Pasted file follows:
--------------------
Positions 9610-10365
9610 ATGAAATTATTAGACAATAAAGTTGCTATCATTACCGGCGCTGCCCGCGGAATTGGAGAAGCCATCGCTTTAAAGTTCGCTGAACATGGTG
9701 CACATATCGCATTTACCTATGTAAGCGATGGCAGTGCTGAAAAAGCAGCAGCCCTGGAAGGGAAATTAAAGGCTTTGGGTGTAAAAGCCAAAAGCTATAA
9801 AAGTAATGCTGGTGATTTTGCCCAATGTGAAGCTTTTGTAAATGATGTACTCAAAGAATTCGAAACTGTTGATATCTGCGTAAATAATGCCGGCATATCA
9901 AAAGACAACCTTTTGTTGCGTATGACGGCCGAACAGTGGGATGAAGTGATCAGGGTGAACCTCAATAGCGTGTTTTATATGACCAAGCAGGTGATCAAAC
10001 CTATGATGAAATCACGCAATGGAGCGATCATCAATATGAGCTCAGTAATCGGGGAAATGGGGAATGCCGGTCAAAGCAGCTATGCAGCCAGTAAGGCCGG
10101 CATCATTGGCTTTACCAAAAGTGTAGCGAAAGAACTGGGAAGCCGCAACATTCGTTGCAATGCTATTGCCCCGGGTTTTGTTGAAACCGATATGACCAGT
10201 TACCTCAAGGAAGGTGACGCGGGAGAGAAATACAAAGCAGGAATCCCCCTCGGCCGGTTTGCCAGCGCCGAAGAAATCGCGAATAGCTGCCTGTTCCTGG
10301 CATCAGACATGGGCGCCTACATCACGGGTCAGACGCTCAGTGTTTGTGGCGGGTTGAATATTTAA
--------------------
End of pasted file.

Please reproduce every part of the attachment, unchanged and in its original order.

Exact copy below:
Positions 9610-10365
9610 ATGAAATTATTAGACAATAAAGTTGCTATCATTACCGGCGCTGCCCGCGGAATTGGAGAAGCCATCGCTTTAAAGTTCGCTGAACATGGTG
9701 CACATATCGCATTTACCTATGTAAGCGATGGCAGTGCTGAAAAAGCAGCAGCCCTGGAAGGGAAATTAAAGGCTTTGGGTGTAAAAGCCAAAAGCTATAA
9801 AAGTAATGCTGGTGATTTTGCCCAATGTGAAGCTTTTGTAAATGATGTACTCAAAGAATTCGAAACTGTTGATATCTGCGTAAATAATGCCGGCATATCA
9901 AAAGACAACCTTTTGTTGCGTATGACGGCCGAACAGTGGGATGAAGTGATCAGGGTGAACCTCAATAGCGTGTTTTATATGACCAAGCAGGTGATCAAAC
10001 CTATGATGAAATCACGCAATGGAGCGATCATCAATATGAGCTCAGTAATCGGGGAAATGGGGAATGCCGGTCAAAGCAGCTATGCAGCCAGTAAGGCCGG
10101 CATCATTGGCTTTACCAAAAGTGTAGCGAAAGAACTGGGAAGCCGCAACATTCGTTGCAATGCTATTGCCCCGGGTTTTGTTGAAACCGATATGACCAGT
10201 TACCTCAAGGAAGGTGACGCGGGAGAGAAATACAAAGCAGGAATCCCCCTCGGCCGGTTTGCCAGCGCCGAAGAAATCGCGAATAGCTGCCTGTTCCTGG
10301 CATCAGACATGGGCGCCTACATCACGGGTCAGACGCTCAGTGTTTGTGGCGGGTTGAATATTTAA